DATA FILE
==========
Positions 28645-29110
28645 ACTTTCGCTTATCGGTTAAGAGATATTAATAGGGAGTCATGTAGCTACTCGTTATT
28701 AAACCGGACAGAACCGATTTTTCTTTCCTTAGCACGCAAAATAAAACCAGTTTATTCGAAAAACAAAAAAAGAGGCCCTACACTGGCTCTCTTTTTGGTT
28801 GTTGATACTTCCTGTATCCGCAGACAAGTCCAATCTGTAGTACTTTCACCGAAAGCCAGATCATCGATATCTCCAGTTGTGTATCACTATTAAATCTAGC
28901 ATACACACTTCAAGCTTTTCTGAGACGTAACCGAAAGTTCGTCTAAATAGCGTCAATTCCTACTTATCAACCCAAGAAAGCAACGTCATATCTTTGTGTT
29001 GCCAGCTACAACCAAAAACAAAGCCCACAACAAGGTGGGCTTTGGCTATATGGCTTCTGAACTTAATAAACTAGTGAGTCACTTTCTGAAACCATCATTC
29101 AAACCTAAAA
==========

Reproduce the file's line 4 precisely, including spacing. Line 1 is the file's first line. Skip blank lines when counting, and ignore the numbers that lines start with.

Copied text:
28801 GTTGATACTTCCTGTATCCGCAGACAAGTCCAATCTGTAGTACTTTCACCGAAAGCCAGATCATCGATATCTCCAGTTGTGTATCACTATTAAATCTAGC